Ouch! Burns Come From More Than Just Fire

It's become a pretty common joke that if you're a parent of small kids then, chances are, you never get to drink a hot cup of coffee. That's not only because you're busy running after toddlers, it's also probably because you're trying to keep scalding coffee away from little hands.

Of course, hot coffee isn't the only thing we have to be vigilant about when it comes to kids who are too young to assess the danger themselves. Other common burn injuries young children experience come from scalding bath tubs or water faucets; other overly hot foods (like soup); contact with the stove or other kitchen appliances; curling irons and hair straighteners; and items that have been exposed to the sun (think metal trashcans or the metal parts of car seats).

So, what is a parent or caretaker to do about all of these risks? The good thing is just being aware that there are dangers is probably the best step you can take toward prevention. Here are a few additional things to consider:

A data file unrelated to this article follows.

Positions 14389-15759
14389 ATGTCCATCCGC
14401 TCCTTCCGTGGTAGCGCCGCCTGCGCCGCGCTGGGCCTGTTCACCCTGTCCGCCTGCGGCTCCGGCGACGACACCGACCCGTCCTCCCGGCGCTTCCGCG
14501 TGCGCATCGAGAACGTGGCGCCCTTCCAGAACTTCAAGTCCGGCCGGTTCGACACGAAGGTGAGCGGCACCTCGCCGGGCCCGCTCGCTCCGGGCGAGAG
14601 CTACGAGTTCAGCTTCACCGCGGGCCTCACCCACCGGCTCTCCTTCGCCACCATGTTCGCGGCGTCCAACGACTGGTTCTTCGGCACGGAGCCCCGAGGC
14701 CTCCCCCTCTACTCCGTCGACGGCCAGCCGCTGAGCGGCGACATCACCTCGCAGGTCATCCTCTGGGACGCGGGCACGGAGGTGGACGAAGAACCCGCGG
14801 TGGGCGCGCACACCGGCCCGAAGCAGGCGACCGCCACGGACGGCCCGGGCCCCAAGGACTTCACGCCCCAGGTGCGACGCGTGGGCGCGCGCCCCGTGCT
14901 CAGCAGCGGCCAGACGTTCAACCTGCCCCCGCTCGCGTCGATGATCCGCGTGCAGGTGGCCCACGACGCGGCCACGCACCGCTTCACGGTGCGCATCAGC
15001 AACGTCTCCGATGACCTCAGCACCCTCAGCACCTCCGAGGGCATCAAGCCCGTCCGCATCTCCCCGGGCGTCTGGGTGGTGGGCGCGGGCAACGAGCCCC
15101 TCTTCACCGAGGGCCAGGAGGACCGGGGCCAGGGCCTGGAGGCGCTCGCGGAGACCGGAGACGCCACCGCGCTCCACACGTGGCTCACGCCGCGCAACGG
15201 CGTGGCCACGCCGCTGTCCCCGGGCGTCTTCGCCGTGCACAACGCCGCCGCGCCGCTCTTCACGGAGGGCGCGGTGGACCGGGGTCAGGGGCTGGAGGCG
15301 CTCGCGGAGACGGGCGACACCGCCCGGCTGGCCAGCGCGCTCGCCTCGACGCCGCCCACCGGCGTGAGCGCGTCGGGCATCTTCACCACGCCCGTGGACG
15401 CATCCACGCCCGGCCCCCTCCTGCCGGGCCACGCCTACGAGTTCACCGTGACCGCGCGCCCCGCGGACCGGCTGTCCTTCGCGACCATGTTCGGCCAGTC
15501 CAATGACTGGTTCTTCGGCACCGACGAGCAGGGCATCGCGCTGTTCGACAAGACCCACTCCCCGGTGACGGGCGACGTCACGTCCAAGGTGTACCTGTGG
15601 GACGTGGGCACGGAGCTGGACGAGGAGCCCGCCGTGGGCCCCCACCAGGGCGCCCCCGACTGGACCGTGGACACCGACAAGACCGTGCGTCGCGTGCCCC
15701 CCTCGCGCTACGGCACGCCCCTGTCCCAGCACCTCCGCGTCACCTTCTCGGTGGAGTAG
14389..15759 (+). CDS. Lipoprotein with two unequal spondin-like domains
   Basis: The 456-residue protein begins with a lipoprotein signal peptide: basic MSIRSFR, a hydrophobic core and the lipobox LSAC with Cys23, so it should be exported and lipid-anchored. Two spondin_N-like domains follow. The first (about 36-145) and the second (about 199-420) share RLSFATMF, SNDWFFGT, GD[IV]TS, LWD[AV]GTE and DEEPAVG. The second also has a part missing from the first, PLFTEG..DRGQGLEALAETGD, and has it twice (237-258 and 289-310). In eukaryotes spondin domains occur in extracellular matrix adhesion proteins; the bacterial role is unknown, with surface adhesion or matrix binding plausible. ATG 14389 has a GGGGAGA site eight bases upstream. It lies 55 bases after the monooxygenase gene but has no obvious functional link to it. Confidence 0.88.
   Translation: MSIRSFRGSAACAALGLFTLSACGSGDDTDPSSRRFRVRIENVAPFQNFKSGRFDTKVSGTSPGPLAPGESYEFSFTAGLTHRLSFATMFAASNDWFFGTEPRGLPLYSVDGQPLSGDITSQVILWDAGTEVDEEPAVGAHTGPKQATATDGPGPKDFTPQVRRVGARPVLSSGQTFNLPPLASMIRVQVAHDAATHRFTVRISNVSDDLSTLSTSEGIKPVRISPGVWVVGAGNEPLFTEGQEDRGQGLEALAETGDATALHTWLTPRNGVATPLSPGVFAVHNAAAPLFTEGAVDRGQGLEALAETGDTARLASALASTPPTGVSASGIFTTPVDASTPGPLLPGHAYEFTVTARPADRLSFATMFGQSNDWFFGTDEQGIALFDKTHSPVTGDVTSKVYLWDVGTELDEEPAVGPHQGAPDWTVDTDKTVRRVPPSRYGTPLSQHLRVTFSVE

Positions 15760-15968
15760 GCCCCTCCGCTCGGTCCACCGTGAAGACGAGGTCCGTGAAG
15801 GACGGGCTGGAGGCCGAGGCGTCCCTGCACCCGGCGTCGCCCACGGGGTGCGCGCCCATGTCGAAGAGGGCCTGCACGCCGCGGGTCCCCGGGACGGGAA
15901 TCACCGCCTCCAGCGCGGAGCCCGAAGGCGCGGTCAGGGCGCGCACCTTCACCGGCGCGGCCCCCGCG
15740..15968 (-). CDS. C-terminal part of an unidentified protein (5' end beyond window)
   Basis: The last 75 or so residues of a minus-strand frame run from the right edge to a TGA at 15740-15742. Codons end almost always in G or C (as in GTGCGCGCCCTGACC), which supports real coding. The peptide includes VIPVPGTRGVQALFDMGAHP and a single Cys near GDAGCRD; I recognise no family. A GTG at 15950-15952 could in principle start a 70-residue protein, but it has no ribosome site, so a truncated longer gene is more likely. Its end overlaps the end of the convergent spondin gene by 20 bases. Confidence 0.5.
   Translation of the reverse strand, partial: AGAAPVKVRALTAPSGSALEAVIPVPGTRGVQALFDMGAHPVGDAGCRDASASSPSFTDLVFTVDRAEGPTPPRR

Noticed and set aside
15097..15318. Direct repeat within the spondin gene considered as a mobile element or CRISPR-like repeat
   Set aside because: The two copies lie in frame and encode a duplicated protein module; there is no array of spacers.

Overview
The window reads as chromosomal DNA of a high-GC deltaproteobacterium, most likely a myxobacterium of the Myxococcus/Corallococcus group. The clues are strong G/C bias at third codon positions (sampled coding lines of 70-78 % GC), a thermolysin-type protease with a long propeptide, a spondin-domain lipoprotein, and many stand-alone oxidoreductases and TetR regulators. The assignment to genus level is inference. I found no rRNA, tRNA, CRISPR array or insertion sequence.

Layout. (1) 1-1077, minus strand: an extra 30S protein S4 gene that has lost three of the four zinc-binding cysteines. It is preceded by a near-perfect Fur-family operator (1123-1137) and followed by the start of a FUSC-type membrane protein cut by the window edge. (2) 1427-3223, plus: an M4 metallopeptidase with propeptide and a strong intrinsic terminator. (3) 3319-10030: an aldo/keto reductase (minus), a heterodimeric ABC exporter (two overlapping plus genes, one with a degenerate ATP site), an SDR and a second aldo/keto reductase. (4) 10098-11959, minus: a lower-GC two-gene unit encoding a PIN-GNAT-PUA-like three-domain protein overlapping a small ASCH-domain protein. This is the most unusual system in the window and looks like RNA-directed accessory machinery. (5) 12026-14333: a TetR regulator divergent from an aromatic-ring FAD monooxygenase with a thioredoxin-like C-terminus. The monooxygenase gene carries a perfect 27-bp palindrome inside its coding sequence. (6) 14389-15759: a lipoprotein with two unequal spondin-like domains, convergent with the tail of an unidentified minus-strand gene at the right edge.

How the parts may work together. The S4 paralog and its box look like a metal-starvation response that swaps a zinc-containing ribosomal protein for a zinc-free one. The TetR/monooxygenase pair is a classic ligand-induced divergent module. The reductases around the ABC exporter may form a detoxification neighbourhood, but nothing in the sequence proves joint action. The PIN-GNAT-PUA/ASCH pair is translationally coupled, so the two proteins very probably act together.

• Keep the baby in a highchair, playpen or swing while you are cooking over a stove, pouring hot liquids, etc.
  • Never serve food straight from the microwave, always test the food temperature first.
  • Check the temperature gauge on your water heater and set it so it can't reach scalding temperatures.
  • Unplug all appliances (like hair curlers etc.) when they are not in use.
  • Use spill-proof travel mugs for hot beverages.
  • When working with anything that could burn, avoid distraction as much as possible (always a challenge with little kids around!).
  • Teach children from a very early age that things that are hot can be dangerous (I often pretend to touch something hot and say "ouch! hot!"— which seems to make an impression when repeated several times).

Any other good suggestions we're missing? Write us at editor@virtus.org and let us know!

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